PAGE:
Friday, July 25, 2014

Excerpt from a work in progress

5. The Human Factor: Individuals vs. Mobs
Let’s talk sense to the American people.
—Adlai E. Stevenson (Accepting the Democratic presidential nomination in 1952)
Humans are very smart animals that routinely act in truly dumb ways that are counter to their own vested interests. But if you take a serious look at the really dumb behavior, you’ll see that most of it occurs when people are in groups, and especially so when relatively uneducated, simple-minded, often highly religious, and seemingly insecure men are in leadership positions. When alone, individuals usually act in much smarter and more rational ways than when they are in groups, mainly because individuals don’t always have as much power as groups, and furthermore, individuals have memory, which groups evidently do not. Finally, individuals typically have some sense of reluctance to get engaged in dangerous acts; groups—especially groups of men—seem to possess an illusion of power that overrides individual judgment when it comes to danger.
A corollary to this assertion of the difference between groups and individuals is that a truly well-educated, emotionally secure, and mature king is probably better for a nation than a highly ideological, populist, and anti-intellectual elected president. If you are a terrorist, and want to accomplish your goal of destroying the United States, then you should be working overtime to make sure that mature, well-educated, and emotionally secure men and women do not rise to public office in America. You don’t have to assassinate such people; you simply have to dehumanize them somewhat by ridicule, especially if you start when they’re at an early age and can find any way to later label them as “liberal” or “socialist.”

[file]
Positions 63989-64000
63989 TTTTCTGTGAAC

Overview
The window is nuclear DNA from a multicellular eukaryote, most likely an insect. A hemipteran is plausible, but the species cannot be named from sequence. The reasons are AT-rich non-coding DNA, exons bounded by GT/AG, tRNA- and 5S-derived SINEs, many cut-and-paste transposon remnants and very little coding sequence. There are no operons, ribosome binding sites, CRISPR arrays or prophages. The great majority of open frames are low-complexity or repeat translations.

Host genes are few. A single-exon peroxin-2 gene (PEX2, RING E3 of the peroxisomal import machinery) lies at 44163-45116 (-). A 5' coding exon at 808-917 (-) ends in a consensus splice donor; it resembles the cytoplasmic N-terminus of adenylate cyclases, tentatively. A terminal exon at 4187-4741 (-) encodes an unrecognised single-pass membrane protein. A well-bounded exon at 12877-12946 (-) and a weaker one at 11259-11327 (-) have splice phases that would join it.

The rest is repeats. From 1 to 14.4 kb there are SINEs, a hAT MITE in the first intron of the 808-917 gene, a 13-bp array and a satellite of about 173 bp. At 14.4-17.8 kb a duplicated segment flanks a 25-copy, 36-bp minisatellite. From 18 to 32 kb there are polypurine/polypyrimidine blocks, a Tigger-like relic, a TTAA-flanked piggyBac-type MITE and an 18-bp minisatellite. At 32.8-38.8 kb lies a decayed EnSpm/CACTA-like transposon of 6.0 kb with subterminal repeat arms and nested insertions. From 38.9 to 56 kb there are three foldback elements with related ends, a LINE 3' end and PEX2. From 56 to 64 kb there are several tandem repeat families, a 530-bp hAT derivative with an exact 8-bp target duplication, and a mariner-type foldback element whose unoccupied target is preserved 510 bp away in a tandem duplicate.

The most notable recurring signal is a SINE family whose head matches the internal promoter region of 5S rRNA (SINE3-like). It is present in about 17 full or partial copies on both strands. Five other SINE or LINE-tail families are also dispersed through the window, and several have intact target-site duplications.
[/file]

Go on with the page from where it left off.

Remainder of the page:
If you’re a terrorist, you have plenty of help in this subversive endeavor aimed at neutralizing the United States’ human resources. That help comes largely in the form of social institutions that tend to promote conformity and, in the process, often enhance one’s self esteem or sense of worthiness: certain religions, athletic teams, etc. The help also comes from our preoccupation with money—perhaps the most powerful of all homogenizing forces—although it’s fairly common knowledge that any claim for the destructive effects of such money-worship goes back at least to Biblical times, namely, to the Apostle Paul in his letter to Timothy (I Timothy, 6:10). Paul’s warning about the love of money being the root of all evil is actually a statement about this homogenizing force and he could just as easily have been talking about religion, including his own, as a means of making people behave like a mob.
It is simply a fact of life that we easily convert just about anything, including any social phenomenon, into common currency, and then can easily converse in such terms. The word “tax” for example, is sure to polarize any discussion of civic needs and responsibilities, and to do so very quickly, regardless of the really interesting relationships between people and their governments. But let’s really be honest, ladies and gentlemen: money is boring, and I do mean really boring. Indeed, money may be one of the most boring of all human constructs, although admittedly it is also one of the most useful of all technologies, one that contributed most significantly to the rapid distancing of ourselves from our lower primate relatives.